The term “God” evokes rich variegated responses, each of which is surely filtered through lived experience, whether acknowledged or not. Indeed, God-talk permits as many variations in exposition as does the anti-God talk of atheism. From the outset, however, it is unhelpful to come at the God question generically or in the abstract, it being necessary to talk about quite particularistic claims that are incommensurate to each other.
Here I will consider the God-talk that is generated by the biblical traditions that are variously lined out in the many forms of Judaism, Christianity, and Islam. My own particularity, moreover, is in the Christian tradition.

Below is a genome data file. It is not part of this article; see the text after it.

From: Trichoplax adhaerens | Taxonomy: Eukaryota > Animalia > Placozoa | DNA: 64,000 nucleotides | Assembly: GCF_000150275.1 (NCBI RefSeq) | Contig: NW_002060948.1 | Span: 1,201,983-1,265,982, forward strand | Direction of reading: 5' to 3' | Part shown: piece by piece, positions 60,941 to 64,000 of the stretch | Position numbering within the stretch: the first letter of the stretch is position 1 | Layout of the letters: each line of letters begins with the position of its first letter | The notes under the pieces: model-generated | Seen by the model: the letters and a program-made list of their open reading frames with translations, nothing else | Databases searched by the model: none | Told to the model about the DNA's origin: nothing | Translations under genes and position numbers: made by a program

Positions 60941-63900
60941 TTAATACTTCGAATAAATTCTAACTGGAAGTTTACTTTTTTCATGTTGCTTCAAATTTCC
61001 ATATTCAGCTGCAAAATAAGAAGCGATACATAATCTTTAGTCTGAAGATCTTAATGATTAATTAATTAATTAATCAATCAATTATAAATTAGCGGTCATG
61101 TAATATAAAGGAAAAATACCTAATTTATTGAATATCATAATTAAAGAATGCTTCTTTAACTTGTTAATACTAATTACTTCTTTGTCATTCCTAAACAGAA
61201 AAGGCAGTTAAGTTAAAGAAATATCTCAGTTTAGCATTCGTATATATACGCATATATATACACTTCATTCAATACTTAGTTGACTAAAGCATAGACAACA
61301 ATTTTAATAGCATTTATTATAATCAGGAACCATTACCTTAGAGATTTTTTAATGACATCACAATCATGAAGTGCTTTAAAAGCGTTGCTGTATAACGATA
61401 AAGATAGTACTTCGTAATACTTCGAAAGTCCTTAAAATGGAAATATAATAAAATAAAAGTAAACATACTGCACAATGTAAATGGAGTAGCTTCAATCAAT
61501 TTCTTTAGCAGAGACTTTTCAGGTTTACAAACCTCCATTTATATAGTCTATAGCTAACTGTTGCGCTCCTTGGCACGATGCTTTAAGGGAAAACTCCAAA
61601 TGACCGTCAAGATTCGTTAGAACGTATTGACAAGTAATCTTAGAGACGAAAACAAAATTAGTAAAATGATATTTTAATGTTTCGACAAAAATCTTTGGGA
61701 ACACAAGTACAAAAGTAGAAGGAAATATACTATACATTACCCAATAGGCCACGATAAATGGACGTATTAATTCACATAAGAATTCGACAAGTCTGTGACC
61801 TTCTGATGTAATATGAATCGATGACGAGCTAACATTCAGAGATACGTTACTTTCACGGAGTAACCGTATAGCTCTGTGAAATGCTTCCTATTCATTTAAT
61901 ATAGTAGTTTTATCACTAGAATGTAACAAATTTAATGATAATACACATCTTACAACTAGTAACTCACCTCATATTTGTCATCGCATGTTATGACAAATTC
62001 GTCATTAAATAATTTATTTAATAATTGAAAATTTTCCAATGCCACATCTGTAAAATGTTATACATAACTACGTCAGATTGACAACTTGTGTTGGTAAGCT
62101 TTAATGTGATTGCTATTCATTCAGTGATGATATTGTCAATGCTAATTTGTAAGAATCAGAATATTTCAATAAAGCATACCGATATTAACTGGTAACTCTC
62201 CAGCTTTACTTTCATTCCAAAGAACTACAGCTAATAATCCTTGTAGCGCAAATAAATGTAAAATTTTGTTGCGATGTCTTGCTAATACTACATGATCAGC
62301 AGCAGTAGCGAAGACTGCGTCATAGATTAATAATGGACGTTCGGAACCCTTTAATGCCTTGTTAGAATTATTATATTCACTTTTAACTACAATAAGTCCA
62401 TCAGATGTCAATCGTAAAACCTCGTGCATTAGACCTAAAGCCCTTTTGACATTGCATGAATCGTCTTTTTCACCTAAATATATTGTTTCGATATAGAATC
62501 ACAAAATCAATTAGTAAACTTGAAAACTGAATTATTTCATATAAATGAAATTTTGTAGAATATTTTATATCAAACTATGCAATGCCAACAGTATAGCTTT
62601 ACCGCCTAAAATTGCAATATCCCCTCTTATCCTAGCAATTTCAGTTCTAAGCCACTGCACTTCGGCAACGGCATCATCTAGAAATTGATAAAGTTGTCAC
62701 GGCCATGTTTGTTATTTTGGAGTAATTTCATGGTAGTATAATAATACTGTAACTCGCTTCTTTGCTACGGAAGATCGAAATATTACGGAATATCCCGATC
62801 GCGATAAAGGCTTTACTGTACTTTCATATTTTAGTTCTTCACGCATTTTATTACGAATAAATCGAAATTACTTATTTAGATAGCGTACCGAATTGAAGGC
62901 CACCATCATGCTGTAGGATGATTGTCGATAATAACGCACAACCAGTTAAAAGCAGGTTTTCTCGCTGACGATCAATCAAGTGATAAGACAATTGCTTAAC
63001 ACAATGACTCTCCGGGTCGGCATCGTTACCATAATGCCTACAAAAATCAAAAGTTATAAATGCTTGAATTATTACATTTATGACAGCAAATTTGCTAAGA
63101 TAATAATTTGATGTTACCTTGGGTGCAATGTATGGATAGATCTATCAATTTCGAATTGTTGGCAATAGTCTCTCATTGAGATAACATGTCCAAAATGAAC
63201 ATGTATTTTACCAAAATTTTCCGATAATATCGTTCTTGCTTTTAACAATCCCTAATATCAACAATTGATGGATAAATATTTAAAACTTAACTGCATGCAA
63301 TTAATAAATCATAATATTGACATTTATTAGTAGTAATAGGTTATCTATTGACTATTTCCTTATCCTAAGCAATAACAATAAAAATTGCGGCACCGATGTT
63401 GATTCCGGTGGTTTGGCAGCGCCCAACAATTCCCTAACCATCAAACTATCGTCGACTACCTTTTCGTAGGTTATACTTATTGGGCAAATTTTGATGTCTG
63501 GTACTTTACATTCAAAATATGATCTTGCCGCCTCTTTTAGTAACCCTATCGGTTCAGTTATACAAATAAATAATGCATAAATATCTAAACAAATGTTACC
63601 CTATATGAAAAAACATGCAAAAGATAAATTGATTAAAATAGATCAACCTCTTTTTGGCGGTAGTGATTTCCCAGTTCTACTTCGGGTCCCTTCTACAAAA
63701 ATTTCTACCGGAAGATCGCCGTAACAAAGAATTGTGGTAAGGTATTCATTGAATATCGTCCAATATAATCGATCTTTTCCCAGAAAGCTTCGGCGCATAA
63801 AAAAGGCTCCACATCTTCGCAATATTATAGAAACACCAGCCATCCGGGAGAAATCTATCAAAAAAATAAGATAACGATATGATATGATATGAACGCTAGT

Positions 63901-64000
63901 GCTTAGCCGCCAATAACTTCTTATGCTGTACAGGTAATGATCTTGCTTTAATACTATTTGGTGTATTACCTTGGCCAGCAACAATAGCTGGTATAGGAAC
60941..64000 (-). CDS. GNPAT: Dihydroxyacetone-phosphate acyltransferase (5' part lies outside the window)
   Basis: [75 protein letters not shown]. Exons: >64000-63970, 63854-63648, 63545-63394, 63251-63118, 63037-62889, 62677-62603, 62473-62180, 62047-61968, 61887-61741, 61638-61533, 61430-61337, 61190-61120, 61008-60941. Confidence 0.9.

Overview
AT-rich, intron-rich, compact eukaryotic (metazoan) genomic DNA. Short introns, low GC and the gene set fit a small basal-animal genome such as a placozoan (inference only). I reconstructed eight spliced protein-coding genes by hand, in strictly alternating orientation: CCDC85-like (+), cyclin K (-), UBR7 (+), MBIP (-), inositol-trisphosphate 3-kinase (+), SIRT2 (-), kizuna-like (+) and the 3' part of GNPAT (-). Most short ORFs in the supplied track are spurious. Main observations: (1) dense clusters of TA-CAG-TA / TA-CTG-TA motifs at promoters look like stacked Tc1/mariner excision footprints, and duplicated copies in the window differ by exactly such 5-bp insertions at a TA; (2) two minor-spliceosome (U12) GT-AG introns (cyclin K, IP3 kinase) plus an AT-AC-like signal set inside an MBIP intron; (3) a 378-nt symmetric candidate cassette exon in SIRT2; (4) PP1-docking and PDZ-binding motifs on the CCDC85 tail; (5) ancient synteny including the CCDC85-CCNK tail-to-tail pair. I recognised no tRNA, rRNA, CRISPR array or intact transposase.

The God of biblical faith is inescapably embedded in a narrative account of reality that yields many dimensions and nuances. In large sweep we may say that this God is an agent of judgment and restoration that are reperformed many times in the tradition. The theme of judgment is an attempt to speak of ultimate accountability that is structured into lived reality and that precludes us from being free to do whatever we want with impunity. The theme of restoration speaks of the surprise of new emergents in history and creation. In biblical narrative, it is this God who emancipated the slaves from Pharaoh’s Egypt, who brought the Jews home from Babylonian exile, who raised Jesus from the dead at Easter. Such typical and recurring happenings feature a concern for well-being and Shalom in the common good that is marked by mercy, compassion, justice, righteousness, and peace. Such ultimate accountability and such emergence of relational (covenantal) good in biblical tradition are credited to an active, willful agency who is known by name, whose name attests to the personal, relational dimension of ultimate reality. The insistence upon God as agent is a recognition that the reality of our life is at bottom relational and concerns the prospect of fidelity.
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